Ubuntu 16.04, re-tested six months later

Updated: October 10, 2016

It is time to re-test Xenial. Why? Because it's been a while since I did it the first time, and boy was I not pleased with the high and mighty promise of an LTS release. And because we now have 16.04.1 lined up, and that means a slew of improvements, supposedly, which ought to fix all them initial bugs. Finally, 16.10 is coming soon, so.

Anyhow, let me tell you a short story about how I feel now, roughly six months since I've first encountered and tested the disappointing Xenial Xerus release, which killed my hopes and dreams that Linux was actually slowly becoming a dominant desktop player. Now that I am a man without illusions (in French, homme sans illusiones), we shall submit Xerus to the tribunal one more time. After me.


Bugs are very unnecessary

They can only hurt us. 270 MB worth of data and a single reboot later, I was now running the sum of all fixes for the issues that plagued us in April and May, and the kernel was reading 4.4, new and modern and whatnot. At a first glance, not much has changed, but then, most of my woes were deep, underlying problems with how the distro was built and tested.

Desktop, after update

Desktop, customized


The issues I had with Samba and such have largely been resolved. Well, to a point. We cannot ignore the security paranoia that has destroyed the essence of cross-platform file sharing, because we all know that enterprise-relevant issues always impact home users in a significant manner too. NOT. At least it works.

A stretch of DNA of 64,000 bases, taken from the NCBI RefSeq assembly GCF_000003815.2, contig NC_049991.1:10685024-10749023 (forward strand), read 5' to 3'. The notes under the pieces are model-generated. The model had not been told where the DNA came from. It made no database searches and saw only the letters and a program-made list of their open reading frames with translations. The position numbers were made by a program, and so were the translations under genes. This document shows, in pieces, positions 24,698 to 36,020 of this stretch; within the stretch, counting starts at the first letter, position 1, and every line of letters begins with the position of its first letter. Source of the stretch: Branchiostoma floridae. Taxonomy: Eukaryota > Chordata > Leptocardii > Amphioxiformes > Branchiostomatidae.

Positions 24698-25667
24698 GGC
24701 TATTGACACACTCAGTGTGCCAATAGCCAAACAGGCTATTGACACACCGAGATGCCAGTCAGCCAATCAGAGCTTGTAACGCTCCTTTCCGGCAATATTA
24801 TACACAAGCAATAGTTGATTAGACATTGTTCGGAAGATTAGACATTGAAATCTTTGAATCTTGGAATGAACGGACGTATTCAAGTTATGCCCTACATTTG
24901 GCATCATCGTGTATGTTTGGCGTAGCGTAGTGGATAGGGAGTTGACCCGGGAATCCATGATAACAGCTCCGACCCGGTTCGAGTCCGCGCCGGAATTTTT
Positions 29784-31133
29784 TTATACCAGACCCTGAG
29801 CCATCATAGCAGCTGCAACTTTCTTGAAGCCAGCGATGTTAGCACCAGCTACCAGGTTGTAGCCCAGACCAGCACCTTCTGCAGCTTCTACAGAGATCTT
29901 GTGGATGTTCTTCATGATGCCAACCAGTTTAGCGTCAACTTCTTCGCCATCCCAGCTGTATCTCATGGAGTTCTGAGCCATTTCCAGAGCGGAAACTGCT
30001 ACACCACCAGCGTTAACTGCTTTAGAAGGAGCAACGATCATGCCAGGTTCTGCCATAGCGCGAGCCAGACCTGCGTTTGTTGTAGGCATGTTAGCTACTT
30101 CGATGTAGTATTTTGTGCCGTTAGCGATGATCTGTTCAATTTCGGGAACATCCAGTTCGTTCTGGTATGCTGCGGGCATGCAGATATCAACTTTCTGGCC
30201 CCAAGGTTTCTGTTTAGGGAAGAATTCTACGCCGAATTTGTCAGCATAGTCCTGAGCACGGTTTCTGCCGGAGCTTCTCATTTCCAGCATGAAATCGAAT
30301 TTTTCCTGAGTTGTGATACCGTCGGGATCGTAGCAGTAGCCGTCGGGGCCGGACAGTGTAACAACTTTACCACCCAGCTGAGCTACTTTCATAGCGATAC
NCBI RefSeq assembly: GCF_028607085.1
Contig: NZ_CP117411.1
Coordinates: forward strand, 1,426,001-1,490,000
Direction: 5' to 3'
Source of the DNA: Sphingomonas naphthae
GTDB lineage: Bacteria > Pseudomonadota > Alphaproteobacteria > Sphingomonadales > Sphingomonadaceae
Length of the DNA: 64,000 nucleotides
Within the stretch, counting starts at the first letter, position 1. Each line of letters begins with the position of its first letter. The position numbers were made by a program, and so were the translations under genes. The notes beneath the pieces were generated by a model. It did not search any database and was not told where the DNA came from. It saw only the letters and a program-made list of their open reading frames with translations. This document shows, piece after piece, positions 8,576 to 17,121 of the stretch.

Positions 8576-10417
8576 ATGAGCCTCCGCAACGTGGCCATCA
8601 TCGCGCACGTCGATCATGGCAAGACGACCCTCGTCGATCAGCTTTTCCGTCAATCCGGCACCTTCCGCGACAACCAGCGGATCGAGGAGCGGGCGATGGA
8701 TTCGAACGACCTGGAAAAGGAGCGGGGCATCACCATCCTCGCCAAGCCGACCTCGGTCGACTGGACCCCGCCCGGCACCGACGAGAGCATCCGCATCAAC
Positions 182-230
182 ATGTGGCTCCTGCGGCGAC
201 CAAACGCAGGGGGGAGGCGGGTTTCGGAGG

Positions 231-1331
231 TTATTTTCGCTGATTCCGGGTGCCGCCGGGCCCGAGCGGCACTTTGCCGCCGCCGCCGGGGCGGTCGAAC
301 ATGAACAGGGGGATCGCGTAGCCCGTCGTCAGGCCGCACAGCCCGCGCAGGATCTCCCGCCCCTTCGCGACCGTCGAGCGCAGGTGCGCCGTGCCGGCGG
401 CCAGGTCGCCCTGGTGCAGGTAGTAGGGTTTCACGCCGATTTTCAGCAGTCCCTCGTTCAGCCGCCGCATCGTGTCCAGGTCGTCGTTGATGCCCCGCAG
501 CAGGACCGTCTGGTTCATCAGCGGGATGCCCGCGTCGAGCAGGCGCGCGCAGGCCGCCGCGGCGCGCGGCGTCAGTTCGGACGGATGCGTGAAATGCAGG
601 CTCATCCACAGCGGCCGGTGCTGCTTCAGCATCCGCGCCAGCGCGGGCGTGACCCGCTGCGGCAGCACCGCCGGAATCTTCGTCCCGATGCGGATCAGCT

More importantly, Bluetooth. Progress! I was actually able to connect my Aquaris phone, and it even told me that it was transferring the speaker control to the Bluetooth utility. But I was not able to actually transfer files. Not yet. This still seems to affect both the distro and the phone, and while in 2016, very few people use Bluetooth for meaningful stuff, it's a disgrace that this is not a bloody given.

Phone connected

Bluetooth still wonky

Most importantly, the Realtek RTL8723BE driver. The bane of all distros. The issue that affects pretty much every Linux operating system I tested on the G50 box, and the more advanced the kernel, the buggier the stack. Trusty was sort of okay on this laptop, and CentOS is coping pretty well. But the recent family of Ubuntu was just awful.

Now, 16.04.1, have we solved it? Of course not. The stability is slightly better than before, but if you start even a single HTTP download, the latency will spike, the throughput will drop, and the connection eventually die.

I am confident this will be fixed one day, though. The day I replace the laptop, I will no longer be having issues with the Realtek driver, and then all the bugs and questions on the Web can safely be buried in an archive somewhere, to be repeated when another evil vendor releases an evil version of their driver that forces distro developers to actually test stuff.

Smartphone support

Do you know how 16.04.1 works around the MTP issues problems with iPhone? It does not. The latest news seems to be PTP only. The Apple gadget is available as a camera only, and it no longer shows in Rhythmbox. This is a disappointing defeat, especially since everything was perfectly fine in previous releases, and still is across many other distros out there. At least the errors are all gone, but I'm not happy.

Ubuntu Phone, connected